A regular gym user, Tom has also completed the 225 mile coast to coast cycle route for charity plus numerous other fund-raising events including the Park Run. He is absolutely passionate about sport and understands the vital role it takes in keeping him healthy. A permanent inspiration to his friends and colleagues his determination would make anyone wish to go the extra mile.

Katie Oates
Public Nomination – Swimming

Sister of Tom, Katie’s story has a deeper twist. In addition to failing eyesight and battling with the extra weight that’s packaged with Bardet-Beidl syndrome, she’s also had to deal with renal failure. In May she had a kidney transplant, which was great news but unfortunately due to the risk of infection she cannot be with us here tonight.

Katie loves to cycle on a tandem with mum Emma, and plays football for St Aidan’s but her real passion is swimming – as she says ‘it just releases all the other stuff’ she has to deal with. By swimming we don’t mean a few strokes in the local pool, when her best friend India was diagnosed with Lymphoma cancer, Katie swam the Great North Swim raising £1200 for India’s charity. A year later with India recovered, Katie and India swam it again together raising thousands for the Bardet-Beidl.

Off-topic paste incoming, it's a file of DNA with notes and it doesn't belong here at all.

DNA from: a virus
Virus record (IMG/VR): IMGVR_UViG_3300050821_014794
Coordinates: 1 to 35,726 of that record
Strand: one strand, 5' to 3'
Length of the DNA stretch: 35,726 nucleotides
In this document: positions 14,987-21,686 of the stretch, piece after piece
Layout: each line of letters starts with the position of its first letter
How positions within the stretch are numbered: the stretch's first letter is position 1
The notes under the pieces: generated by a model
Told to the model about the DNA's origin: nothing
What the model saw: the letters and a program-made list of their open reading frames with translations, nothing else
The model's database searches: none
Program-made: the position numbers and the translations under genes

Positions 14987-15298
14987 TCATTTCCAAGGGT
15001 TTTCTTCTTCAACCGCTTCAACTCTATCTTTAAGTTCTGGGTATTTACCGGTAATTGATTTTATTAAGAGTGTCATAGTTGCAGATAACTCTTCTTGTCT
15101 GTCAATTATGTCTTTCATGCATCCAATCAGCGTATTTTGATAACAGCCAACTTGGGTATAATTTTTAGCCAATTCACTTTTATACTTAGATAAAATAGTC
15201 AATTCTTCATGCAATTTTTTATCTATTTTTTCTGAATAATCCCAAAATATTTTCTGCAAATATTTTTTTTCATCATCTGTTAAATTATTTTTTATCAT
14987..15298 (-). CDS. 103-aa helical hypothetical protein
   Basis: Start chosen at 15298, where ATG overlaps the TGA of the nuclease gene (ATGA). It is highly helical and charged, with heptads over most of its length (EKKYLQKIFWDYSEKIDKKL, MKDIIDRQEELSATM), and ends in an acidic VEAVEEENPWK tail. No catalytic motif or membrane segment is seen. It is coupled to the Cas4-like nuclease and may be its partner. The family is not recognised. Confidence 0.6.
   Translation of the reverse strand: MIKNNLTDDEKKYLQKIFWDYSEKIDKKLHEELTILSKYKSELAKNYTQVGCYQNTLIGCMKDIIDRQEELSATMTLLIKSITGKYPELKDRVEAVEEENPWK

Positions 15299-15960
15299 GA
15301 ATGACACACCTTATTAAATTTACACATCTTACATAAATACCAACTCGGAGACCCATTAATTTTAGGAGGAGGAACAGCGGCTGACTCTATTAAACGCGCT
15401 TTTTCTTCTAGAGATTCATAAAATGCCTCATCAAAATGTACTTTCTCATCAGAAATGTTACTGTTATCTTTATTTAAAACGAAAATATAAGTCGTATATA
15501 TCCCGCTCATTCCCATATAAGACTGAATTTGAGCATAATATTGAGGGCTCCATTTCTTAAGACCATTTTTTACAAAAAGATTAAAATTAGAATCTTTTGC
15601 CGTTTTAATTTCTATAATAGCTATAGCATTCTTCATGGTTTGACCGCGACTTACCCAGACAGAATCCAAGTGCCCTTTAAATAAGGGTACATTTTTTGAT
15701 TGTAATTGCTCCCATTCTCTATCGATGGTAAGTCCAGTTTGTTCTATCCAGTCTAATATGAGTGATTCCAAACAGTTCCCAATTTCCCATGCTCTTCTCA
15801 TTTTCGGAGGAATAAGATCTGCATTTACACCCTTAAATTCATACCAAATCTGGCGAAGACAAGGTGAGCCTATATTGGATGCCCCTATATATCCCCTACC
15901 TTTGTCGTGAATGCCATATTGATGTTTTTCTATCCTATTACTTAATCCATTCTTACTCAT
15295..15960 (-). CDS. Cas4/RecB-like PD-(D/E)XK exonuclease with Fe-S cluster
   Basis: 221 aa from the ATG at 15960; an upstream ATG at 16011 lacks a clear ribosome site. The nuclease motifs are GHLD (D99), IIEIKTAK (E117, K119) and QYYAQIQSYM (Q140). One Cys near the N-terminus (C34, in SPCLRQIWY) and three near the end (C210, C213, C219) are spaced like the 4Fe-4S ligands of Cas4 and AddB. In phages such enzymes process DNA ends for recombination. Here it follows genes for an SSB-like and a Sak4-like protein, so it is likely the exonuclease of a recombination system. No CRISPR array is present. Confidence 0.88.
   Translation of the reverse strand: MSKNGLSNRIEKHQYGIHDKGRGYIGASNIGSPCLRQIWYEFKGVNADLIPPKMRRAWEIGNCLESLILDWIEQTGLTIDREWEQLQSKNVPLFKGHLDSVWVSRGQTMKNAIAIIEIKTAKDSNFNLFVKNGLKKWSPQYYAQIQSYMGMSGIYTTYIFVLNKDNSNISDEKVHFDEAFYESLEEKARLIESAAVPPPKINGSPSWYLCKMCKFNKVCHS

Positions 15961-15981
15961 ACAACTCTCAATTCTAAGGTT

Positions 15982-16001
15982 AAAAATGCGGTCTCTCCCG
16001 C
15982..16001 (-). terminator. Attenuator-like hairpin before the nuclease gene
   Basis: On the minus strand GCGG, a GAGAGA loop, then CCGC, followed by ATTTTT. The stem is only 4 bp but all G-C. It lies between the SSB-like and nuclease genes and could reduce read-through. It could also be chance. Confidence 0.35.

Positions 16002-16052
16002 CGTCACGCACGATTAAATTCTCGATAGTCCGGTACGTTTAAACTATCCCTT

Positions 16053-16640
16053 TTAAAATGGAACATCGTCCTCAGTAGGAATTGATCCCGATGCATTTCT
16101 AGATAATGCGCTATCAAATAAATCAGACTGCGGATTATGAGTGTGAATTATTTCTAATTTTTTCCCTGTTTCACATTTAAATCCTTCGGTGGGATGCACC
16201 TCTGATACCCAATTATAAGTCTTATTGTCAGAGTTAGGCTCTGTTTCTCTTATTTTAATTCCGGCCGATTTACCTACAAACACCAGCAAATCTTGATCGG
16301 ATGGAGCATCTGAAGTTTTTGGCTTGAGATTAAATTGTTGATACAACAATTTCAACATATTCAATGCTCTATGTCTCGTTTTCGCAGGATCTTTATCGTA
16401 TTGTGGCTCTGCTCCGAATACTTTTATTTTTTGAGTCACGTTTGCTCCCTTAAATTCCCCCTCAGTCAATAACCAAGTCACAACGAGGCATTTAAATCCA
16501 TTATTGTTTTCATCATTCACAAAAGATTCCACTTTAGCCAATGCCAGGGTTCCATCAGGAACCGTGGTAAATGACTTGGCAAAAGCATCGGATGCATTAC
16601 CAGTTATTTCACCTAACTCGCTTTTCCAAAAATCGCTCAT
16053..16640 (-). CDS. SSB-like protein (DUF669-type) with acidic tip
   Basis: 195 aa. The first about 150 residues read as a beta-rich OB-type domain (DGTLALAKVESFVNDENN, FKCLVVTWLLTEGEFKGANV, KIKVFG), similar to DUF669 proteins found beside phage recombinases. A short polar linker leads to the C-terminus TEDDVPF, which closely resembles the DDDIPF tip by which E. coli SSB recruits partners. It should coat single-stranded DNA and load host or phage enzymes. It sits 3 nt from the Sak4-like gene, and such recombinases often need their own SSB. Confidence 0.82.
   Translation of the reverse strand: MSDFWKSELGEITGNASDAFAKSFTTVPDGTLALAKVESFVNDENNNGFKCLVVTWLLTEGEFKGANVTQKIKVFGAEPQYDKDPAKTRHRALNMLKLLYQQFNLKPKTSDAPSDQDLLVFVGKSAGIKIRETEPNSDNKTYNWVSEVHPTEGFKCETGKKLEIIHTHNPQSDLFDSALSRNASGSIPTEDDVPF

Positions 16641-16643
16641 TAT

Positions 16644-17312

Tom Rees
Gambaru Fitness – All Sports

Tom Rees was 17 and lived for sport when an unexplained heart condition changed his life – without warning his pulse would suddenly race to a life threatening 400 beats a minute. The months of medical treatment and bed rest took a massive toll on his condition and confidence, with his weight dropping to under 8 stone, a shadow of his former self